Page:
Cyanobacteria in Freshwater

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Cyanobacteria, commonly known as blue-green algae, are naturally occurring microscopic organisms found in fresh, brackish, or marine water that can release cyanotoxins into freshwater systems. These toxins can pose a serious public health risk as exposure through skin contact, or ingestion of contaminated drinking water or food can cause symptoms ranging from minor irritation to more serious illness and, in worst case scenarios, can be fatal (Svirčev et al. 2017).One cyanotoxin, microcystin-LR (MC-LR), has been classified as Group 2B, possibly carcinogenic to humans after chronic exposure (IARC 2010). Under certain environmental conditions, cyanobacteria multiply quickly and create blooms. In Canada, blooms can occur at any time of year, but are more common during summer or early falland are predicted to increase in frequency and duration due to warming temperatures associated with climate change (Hamilton et al. 2016). The resources listed here are intended to assist public health practitioners to:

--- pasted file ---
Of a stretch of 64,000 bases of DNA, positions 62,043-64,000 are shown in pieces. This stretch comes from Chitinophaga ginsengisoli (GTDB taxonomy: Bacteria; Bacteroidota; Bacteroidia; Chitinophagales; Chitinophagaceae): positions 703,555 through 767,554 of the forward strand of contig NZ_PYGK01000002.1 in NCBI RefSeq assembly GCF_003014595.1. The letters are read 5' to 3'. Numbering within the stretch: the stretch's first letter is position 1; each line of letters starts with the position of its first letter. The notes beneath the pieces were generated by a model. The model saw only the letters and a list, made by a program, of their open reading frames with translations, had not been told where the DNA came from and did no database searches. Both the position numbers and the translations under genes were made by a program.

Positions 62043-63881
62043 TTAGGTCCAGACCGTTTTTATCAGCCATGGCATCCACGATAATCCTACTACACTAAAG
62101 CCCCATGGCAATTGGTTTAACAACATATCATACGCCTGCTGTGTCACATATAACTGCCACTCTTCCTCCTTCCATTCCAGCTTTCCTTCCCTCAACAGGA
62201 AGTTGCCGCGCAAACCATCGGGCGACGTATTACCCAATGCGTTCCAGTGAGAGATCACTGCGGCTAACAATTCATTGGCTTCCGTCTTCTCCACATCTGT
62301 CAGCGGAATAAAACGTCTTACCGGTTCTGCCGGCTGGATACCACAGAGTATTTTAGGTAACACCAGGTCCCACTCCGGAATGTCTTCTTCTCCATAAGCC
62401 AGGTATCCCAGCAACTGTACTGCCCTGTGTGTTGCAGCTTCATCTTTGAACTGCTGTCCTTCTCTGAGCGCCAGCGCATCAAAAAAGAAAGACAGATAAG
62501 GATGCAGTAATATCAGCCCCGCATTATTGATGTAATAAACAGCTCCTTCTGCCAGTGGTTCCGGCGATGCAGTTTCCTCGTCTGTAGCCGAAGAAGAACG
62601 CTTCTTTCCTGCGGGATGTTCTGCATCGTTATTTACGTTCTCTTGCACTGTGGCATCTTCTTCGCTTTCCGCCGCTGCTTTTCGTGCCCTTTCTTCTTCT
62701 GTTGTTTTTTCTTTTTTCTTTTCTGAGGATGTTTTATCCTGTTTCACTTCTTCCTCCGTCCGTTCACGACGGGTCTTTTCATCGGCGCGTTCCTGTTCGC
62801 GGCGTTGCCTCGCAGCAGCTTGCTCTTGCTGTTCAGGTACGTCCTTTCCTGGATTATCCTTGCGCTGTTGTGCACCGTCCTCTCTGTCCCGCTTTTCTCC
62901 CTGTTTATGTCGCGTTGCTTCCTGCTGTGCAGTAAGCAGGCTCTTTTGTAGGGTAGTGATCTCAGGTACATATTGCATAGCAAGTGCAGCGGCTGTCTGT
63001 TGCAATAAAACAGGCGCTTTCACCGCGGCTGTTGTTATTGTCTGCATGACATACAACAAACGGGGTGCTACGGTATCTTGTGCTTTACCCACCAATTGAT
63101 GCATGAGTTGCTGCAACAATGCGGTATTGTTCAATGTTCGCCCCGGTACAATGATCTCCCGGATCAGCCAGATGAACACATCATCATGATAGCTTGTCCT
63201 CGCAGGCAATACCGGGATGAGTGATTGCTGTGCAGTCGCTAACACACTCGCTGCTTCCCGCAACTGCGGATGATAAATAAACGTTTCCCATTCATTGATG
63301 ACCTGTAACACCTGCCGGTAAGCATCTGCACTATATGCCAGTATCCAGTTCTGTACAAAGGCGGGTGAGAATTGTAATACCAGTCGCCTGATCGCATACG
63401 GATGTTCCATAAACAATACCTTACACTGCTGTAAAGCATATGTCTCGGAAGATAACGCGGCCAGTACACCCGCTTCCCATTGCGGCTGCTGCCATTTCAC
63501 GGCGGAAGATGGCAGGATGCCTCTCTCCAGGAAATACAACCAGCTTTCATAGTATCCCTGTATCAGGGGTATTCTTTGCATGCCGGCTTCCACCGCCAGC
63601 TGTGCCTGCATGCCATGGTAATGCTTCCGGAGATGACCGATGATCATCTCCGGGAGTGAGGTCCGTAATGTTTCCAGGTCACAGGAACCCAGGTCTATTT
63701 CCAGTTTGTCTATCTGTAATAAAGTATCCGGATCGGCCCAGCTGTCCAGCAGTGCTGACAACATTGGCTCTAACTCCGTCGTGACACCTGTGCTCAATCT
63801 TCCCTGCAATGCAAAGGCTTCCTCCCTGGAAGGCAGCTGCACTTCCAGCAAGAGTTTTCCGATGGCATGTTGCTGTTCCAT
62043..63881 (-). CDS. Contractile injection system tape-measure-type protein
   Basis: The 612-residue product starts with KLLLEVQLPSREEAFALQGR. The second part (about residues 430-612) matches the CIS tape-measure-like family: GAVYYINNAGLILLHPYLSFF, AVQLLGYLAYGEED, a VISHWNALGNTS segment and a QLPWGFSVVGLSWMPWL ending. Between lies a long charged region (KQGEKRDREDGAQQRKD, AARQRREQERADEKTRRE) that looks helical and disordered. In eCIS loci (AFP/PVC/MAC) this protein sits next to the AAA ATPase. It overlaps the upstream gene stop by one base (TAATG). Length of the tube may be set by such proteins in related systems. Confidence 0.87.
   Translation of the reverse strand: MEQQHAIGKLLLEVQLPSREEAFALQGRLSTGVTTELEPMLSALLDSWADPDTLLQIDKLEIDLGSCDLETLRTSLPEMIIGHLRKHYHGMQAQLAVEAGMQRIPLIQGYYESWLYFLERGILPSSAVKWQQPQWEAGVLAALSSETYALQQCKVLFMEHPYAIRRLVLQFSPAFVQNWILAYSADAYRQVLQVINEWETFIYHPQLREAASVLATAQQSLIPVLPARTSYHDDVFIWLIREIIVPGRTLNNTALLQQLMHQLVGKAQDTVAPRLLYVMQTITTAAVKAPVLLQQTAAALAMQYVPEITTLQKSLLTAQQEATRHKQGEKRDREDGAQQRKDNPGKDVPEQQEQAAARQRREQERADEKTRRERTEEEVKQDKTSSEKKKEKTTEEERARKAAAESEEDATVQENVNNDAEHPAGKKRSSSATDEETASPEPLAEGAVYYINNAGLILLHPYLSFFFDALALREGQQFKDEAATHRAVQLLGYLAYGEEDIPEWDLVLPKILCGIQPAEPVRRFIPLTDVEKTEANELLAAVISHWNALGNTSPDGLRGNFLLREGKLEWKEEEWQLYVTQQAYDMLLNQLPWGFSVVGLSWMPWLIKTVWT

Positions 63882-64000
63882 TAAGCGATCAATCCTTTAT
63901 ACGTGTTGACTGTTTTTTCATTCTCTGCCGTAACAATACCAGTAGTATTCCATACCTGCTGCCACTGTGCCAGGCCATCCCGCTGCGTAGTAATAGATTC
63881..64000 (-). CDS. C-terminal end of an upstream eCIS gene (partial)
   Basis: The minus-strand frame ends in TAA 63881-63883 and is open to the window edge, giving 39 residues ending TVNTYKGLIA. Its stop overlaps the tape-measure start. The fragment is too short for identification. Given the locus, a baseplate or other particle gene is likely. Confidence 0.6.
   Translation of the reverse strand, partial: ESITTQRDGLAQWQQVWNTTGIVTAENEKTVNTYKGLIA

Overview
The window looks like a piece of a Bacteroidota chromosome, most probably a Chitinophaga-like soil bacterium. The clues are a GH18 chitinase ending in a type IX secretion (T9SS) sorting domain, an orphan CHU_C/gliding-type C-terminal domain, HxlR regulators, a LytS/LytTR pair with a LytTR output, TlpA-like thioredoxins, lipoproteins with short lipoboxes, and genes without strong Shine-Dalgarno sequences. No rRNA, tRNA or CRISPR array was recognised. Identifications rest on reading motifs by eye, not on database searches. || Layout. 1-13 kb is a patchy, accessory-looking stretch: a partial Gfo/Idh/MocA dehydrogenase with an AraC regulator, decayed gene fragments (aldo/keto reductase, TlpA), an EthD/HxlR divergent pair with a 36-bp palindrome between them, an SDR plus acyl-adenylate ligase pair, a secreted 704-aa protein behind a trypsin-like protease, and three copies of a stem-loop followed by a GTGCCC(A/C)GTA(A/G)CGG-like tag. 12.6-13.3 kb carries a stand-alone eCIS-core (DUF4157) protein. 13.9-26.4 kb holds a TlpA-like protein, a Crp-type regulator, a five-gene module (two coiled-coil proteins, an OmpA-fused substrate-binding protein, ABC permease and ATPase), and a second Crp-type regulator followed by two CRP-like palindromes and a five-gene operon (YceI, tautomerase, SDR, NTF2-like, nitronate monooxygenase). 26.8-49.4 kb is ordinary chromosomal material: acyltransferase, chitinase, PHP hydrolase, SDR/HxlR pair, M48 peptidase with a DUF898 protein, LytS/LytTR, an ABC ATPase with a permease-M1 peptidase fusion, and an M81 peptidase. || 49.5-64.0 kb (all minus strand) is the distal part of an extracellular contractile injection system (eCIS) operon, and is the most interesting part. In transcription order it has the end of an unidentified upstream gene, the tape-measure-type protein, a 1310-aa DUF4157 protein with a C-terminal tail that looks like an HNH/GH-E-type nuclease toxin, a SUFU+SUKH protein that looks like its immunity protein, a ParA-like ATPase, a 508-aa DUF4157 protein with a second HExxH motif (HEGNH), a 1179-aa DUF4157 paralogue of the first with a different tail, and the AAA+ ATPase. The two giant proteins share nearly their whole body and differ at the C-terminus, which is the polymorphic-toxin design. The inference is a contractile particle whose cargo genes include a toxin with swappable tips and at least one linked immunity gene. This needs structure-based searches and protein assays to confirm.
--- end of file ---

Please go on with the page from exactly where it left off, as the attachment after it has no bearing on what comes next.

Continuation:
• Recognise and respond to cyanobacterial blooms;
  • Provide guidance regarding appropriate monitoring, management, and response to a bloom in both drinking and recreational water;
  • Provide guidance on risk communication during a bloom.

NCCEH Resources

Selected External Resources

Peer-Reviewed Articles

This list is not intended to be exhaustive. Omission of a resource does not preclude it from having value.

Last updated Mar 27, 2019